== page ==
November 2019 marked the 2-year anniversary of the signing of the Cocoa & Forests Initiative (CFI) Joint Framework for Action. On the occasion, the highest decision body of the CFI governance – the Oversight Committee in Ghana and Steering Committee in Côte d’Ivoire – met in November 2019 and took stock of progress and challenges and agreed on CFI priorities for the next year.
At the meetings in both countries, there was a common agreement that progress has been achieved by CFI partners on important issues, such as the development of company action plans, availability of land maps and classified forest boundaries, and the development of new policy frameworks.
One of the major steps forward in 2019 in Côte d’Ivoire, was the approval of a new Forest Code by Parliament. This new Forest Code acknowledges that some classified forests have a high rate of degradation and human occupation and must therefore be managed differently from other classified forests. It creates a new category of forests called “agro-forest” for those which degradation rate exceeds 75%. Since parliament passed the code, stakeholder consultations have been organized on the application decrees of the Forest Code, so that the comments of civil society, private sector and technical and financial partners can be taken on board before finalization. First application decrees have been released since October 2019 and all the decrees are expected to be released in early 2020.
In Ghana, consultations were also organized on policy reforms on tree tenure and benefit sharing. Changes in tree tenure policy are critical to ensure that farmers have rights over the trees they plant on their farm. With enforced rights, farmers will be incentivized to keep trees on farms and develop agroforestry systems. A registration framework is currently in development that will help with the registration of planted trees.
Another key moment this year for CFI in Ghana and Côte d’Ivoire was in March, when companies released their initial CFI action plans to spell out the steps that will be taken over the 2018-2022 period. These action plans feature concrete targets on forest protection and restoration, sustainable production and farmers’ livelihoods, and community engagement and social inclusion. Companies are already implementing key activities from these plans in particular in terms of mapping farms in their direct supply chain to ensure they are not sourcing from protected areas, promoting innovative agroforestry models, as well as engaging in landscape programs to directly address the various drivers of deforestation.
To ensure that the practical implications of the CFI Framework for Action are well understood at landscape level, sensitization activities are also being implemented. The first workshops took place in CFI priority regions that were identified in the CFI National Implementation Plans released in 2018. The CFI Secretariat will continue rolling out these workshops in the remaining priority regions and expect CFI partners to continue these activities in their respective programmes.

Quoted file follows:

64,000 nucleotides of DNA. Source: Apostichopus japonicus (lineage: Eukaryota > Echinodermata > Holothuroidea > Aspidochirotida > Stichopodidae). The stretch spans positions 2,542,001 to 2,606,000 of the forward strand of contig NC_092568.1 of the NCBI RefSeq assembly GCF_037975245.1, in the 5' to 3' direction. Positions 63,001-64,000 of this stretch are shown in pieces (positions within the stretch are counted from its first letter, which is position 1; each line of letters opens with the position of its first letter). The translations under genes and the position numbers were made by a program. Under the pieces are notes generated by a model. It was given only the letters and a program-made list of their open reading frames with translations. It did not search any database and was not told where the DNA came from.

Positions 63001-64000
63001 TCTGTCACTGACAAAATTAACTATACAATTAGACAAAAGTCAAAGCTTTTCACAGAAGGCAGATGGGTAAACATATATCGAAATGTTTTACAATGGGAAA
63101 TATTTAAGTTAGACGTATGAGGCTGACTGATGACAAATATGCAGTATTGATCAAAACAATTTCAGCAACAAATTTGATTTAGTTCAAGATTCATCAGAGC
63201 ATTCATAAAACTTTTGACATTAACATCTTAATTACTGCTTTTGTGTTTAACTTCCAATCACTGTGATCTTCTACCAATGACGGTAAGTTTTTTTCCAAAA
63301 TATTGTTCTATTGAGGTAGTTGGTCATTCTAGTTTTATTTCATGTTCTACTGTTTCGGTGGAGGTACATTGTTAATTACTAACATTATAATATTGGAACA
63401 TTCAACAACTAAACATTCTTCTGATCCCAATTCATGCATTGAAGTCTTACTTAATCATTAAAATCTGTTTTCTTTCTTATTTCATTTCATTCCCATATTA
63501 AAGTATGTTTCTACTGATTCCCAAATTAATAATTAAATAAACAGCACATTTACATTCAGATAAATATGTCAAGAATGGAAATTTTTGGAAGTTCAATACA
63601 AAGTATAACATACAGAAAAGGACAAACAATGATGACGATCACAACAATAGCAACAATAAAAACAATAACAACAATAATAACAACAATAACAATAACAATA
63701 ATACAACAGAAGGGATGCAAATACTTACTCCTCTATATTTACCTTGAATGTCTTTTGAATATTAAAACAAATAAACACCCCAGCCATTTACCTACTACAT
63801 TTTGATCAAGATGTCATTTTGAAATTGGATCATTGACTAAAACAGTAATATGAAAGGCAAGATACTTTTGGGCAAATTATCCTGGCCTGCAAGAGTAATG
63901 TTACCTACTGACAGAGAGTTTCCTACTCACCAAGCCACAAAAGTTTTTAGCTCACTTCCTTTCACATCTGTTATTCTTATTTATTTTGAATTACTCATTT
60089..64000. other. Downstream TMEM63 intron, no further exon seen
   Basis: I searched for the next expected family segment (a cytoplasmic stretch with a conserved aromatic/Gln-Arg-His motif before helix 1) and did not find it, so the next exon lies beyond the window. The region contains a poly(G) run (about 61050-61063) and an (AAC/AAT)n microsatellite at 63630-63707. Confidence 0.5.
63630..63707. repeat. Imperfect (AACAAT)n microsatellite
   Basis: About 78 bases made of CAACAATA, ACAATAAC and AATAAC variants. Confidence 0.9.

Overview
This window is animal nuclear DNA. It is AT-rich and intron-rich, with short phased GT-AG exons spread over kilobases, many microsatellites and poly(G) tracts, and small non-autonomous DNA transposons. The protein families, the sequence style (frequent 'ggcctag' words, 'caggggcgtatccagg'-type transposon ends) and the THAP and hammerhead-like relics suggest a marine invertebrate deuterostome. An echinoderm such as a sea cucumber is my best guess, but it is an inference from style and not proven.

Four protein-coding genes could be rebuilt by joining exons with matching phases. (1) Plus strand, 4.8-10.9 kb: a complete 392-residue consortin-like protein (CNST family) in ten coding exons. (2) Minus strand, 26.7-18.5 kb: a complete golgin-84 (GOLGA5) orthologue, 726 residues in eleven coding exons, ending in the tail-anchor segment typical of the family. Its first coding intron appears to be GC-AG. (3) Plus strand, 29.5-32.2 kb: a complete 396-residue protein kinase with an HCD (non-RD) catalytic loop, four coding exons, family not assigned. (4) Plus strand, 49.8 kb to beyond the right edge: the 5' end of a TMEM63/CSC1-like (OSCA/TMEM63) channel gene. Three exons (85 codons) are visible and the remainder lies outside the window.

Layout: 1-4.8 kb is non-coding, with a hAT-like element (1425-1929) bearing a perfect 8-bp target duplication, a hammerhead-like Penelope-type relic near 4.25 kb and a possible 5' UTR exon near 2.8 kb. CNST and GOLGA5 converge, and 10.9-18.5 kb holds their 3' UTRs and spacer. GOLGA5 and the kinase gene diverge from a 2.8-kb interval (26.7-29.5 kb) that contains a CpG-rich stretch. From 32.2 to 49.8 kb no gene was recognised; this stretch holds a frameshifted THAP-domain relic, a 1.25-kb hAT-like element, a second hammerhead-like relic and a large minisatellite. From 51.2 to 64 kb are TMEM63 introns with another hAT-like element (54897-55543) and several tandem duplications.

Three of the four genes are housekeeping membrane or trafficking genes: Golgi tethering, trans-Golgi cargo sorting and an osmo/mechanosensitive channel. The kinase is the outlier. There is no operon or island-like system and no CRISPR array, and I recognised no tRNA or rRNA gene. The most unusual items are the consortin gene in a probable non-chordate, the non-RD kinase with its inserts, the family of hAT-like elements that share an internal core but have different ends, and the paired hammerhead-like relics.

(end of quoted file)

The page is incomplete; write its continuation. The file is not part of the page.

Additionally, CFI signatory companies have planned to engage more than 200,000 farmers in Ghana and more than 350,000 farmers in Côte d’Ivoire through awareness-raising campaigns by 2022.Although all these developments are positive, participants in the November 2019 high-level meetings agreed that challenges remain. On the ground implementation need to be intensified, to that the impact of CFI can be visible at landscape level.
In 2020 CFI stakeholder will focus on catalyzing further investments into landscapes where there are still important forests to protect. CFI will also setup a simple but efficient system, to evaluate progress towards commitments and communicate measurable achievements to the world. This will include adoption of a satellite-based monitoring system with deforestation alerts to measure and monitor progress on the overall deforestation target. It will continue the work on a national traceability system, ensuring closer alignment between the work of companies and Government in this space. The CFI will also have to think beyond cocoa and start negotiations with other sectors to collaborate on the protection of the endangered forests in Cote d’Ivoire and Ghana.
“We are now ready to enter a second phase of the CFI, moving from essential preparation to now-critical implementation. As we make the transition, I would like to thank all of CFI signatories and partners, for taking an interest in the commitments the CFI has made and call upon you to keep challenging and pushing us to do better.” Musah Abu-Juam Technical Director — Forestry, Ministry of Lands and Natural Resources.
“We are determined, and I believe we will be an example for the whole world to show how a state can work with the private sector, not in contradiction, but in perfect agreement, for the sake of an industry, the good of the environment, and, most importantly, for the good of the communities that are impacted by our actions.” Alain-Richard Donwahi-Minister of Water and Forests.